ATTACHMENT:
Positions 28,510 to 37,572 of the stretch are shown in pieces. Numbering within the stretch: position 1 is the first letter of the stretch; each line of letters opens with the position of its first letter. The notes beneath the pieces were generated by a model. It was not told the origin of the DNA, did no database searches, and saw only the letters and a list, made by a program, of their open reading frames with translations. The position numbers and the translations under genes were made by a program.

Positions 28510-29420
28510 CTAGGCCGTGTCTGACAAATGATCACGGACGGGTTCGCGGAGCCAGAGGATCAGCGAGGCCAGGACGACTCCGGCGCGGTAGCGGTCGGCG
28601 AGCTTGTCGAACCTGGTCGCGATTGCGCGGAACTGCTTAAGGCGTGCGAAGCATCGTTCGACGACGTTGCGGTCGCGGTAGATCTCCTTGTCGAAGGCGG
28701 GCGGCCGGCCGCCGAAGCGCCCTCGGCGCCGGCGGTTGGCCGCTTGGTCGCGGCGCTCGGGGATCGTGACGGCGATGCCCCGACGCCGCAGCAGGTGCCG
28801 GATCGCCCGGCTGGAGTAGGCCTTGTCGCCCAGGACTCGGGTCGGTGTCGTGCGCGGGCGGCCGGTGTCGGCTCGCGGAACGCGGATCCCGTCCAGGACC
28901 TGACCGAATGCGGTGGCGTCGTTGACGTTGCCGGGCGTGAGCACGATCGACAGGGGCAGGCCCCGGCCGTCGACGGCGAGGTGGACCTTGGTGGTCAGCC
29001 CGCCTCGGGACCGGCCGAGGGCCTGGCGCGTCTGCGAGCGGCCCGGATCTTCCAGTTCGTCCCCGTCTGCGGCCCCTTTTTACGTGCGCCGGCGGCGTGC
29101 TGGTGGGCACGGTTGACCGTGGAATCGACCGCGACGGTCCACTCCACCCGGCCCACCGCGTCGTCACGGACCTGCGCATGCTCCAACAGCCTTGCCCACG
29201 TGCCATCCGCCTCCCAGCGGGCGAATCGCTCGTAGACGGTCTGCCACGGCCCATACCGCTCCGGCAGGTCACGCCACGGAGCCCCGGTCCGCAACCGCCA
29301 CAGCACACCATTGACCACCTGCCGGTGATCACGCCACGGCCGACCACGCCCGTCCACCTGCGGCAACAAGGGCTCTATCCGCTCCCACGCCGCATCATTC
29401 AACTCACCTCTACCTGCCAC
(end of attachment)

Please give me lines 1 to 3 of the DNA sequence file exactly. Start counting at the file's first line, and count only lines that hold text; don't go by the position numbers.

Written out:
Positions 28,510 to 37,572 of the stretch are shown in pieces. Numbering within the stretch: position 1 is the first letter of the stretch; each line of letters opens with the position of its first letter. The notes beneath the pieces were generated by a model. It was not told the origin of the DNA, did no database searches, and saw only the letters and a list, made by a program, of their open reading frames with translations. The position numbers and the translations under genes were made by a program.

Positions 28510-29420
28510 CTAGGCCGTGTCTGACAAATGATCACGGACGGGTTCGCGGAGCCAGAGGATCAGCGAGGCCAGGACGACTCCGGCGCGGTAGCGGTCGGCG